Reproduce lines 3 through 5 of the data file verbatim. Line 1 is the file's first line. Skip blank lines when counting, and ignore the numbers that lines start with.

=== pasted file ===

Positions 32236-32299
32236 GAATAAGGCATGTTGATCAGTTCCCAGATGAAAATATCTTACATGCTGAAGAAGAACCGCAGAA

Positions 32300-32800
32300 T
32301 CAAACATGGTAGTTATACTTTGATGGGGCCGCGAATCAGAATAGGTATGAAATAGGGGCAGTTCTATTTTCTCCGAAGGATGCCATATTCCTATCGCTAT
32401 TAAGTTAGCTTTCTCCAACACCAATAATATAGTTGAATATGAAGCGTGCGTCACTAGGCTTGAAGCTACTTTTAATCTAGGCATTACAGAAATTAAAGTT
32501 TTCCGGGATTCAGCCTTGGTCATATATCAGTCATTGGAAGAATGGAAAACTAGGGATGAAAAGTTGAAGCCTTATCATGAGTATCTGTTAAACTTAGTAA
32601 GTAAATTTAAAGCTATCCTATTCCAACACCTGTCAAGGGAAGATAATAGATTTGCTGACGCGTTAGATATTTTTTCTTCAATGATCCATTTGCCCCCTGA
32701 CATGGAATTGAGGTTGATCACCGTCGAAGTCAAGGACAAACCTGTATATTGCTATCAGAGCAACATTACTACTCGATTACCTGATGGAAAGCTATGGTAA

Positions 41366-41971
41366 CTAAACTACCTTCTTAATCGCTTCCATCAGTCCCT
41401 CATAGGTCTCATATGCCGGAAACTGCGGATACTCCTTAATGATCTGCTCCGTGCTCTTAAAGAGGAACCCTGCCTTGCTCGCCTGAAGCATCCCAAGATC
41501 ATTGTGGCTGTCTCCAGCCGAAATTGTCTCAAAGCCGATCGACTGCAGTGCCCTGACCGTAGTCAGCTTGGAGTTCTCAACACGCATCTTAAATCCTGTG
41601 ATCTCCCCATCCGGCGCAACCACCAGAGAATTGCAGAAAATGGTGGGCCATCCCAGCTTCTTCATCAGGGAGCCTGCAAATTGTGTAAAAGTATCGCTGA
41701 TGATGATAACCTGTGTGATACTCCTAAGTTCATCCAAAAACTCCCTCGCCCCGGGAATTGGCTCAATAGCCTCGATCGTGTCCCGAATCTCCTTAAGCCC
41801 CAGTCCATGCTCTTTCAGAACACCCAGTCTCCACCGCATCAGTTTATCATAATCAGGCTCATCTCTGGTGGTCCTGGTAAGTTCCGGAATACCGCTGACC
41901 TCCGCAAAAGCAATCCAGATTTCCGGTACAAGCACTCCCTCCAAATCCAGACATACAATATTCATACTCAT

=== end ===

Positions 32300-32800
32300 T
32301 CAAACATGGTAGTTATACTTTGATGGGGCCGCGAATCAGAATAGGTATGAAATAGGGGCAGTTCTATTTTCTCCGAAGGATGCCATATTCCTATCGCTAT